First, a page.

Morgan Stanley reaps payoff from lending business

Securities-based loans and mortgages helped drive profit margins up to a record 21%

Jul 17, 2014 @ 11:42 am

By Mason Braswell

Morgan Stanley's wealth unit drove closer to its goal of 22% to 25% profit margins as financial advisers spent more time helping their clients take on more debt.

Even as commission revenue declined and asset flows slowed, the second quarter profit margin hit 21%, up from 19% a year earlier. The increase is due in large part to more clients borrowing against their portfolios.

Client liabilities hit a record $45 billion last quarter, a 32% increase from the same period last year.

The jump in profit margin is significant because it marks the first time the firm has broken through the 20% threshold since 2009 when Morgan Stanley and Smith Barney officially combined forces.

“We have seen a network effect build as financial advisers use products and find they are effective and then discuss the opportunities with additional clients,” the firm's chief executive, James Gorman, said on a conference call announcing earnings. It “makes our client relationships deeper and stickier.”

Net interest income, a measure in part of how much the firm is making from its lending business, overtook revenue the firm received from commissions and fees. Net interest jumped 30% from the second quarter of 2013 to $578 million. That compares to $511 million the firm generated from commissions and fees, which declined by 10% from the second quarter last year.

Securities-based loans, in which clients put their portfolio up as collateral, were up 47% year-over-year. Residential real estate loans were up 65% year-over-year.

“We drove new production records in mortgage and securities-backed lending despite sluggish demand for mortgages across the industry,” Mr. Gorman said.

Total revenue at the wealth unit was $3.7 billion, up 5% from the year-ago quarter. Profit was up 11% to $471 million.

Lending has been a crucial part of the firm's bank strategy in its wealth management unit.

Margins are higher on lending than many other products and services offered be the firm's brokers. Lending revenue is considered “non-compensable” in that it does not go through the traditional grid-based payout formula, so advisers take home a smaller share of revenue than they would on annual fees and commissions on investment products.

The firm encourages advisers to do more loans by tying bonuses to growth in liabilities.

Compensation as a share of revenue declined to 59%, from 60% in the previous quarter, and closer to Mr. Gorman's stated target of 55%.

“The reason we guide down to 55% or lower compensation ratio over time goes to growth in net interest income and execution of our bank strategy and tremendous operating leverage we have as we continue to deploy deposits in lending product,” the firm's chief financial officer, Ruth Porat, said on the call.

The loan growth mirrors efforts at the other wirehouses, but it is an area where Morgan Stanley has lagged behind. Client loan balances at Bank of America's wealth division, which includes both Merrill Lynch Pierce Fenner Smith and U.S. Trust, were $123 billion for the second quarter.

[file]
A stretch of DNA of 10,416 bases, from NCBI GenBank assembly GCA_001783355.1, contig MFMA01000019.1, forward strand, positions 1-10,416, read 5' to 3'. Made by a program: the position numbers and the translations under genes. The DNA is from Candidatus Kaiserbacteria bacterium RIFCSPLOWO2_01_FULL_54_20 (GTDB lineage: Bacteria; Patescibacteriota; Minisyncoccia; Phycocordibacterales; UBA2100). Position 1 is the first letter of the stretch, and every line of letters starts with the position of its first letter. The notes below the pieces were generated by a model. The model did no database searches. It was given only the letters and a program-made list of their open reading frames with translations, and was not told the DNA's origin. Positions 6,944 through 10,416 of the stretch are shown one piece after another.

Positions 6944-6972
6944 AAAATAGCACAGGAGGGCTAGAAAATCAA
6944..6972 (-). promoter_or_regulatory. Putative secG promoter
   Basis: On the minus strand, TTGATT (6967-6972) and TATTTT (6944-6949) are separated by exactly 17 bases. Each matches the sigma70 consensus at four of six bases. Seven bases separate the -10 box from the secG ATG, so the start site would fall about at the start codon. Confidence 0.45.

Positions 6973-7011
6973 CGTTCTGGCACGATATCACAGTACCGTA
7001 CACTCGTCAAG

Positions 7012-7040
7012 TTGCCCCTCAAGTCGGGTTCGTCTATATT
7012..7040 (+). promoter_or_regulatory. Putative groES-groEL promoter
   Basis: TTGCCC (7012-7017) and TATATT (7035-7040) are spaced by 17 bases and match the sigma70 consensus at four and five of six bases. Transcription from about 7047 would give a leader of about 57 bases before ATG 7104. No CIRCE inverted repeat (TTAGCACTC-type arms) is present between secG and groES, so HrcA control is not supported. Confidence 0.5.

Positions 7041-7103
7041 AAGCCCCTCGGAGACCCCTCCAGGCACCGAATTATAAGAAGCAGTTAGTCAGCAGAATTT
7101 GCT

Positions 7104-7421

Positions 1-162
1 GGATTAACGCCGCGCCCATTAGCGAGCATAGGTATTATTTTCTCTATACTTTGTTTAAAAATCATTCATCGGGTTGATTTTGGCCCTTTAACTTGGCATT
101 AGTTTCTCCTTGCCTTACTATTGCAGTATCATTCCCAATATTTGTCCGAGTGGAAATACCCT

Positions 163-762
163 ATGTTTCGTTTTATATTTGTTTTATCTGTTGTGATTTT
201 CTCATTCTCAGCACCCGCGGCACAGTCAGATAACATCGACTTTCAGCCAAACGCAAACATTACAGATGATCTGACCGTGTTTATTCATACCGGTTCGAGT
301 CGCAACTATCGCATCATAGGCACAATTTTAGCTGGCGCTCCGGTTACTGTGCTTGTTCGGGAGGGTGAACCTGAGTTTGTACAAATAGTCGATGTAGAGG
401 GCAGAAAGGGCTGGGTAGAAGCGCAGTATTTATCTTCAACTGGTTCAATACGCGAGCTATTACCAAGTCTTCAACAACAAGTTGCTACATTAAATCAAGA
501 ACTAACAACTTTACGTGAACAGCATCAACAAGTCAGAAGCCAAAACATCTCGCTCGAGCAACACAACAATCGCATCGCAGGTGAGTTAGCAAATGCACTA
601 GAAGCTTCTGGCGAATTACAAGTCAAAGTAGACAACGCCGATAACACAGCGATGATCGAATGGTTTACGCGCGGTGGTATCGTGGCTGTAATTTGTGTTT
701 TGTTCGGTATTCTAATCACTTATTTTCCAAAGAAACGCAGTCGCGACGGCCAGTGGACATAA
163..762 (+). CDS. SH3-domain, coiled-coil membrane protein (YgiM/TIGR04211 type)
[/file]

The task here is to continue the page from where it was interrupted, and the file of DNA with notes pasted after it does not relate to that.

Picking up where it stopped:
Bank of America reported profit margins of more than 25% across its wealth management units.

Morgan Stanley's U.S. bank does not have brick-and-mortar offices, so loan growth will come primarily from existing clients with wealth management, Ms. Porat said.

In addition to more lending, Mr. Gorman said continued focus on expense reduction was also helping drive margins higher at Morgan Stanley. Non-compensation expenses fell 9% from the year-earlier quarter to $762 million. The number of retail locations fell to 636 from 676 in the second quarter last year, which reflects consolidation of physical space as leases run out, Ms. Porat said.

Morgan Stanley brought in more assets in the quarter than Merrill Lynch. Fee-based asset flows alone totaled $12.5 billion, above the overall $12 billion Bank of America's wealth units reported in net flows.

Like Merrill Lynch, Morgan Stanley reported it had crossed the $2 trillion in assets mark in the second quarter. The $2.002 trillion the firm reported was still below the $2.017 trillion in client balances at Merrill Lynch, but the numbers are not entirely comparable because Merrill Lynch includes other items, such as Bank of America deposits and loans in its total.

Charles Schwab Corp. reported yesterday it had $2.4 trillion in total client assets that came from both direct investors and registered investment advisers in Schwab's Advisor Services network.

Overall, approximately 38% of Morgan Stanley's assets were in fee-based accounts, the firm said.

Growth in the number of advisers and branch offices remained slow, however. The firm reported a net loss of around 110 advisers in the second quarter as headcount fell to 16,316.

Ms. Porat said the firm was focused on productivity of existing advisers and did not have growth targets for headcount or branch offices.

On average, Morgan Stanley advisers produced $908,000 in revenue, up from $866,000 in revenue a year earlier.

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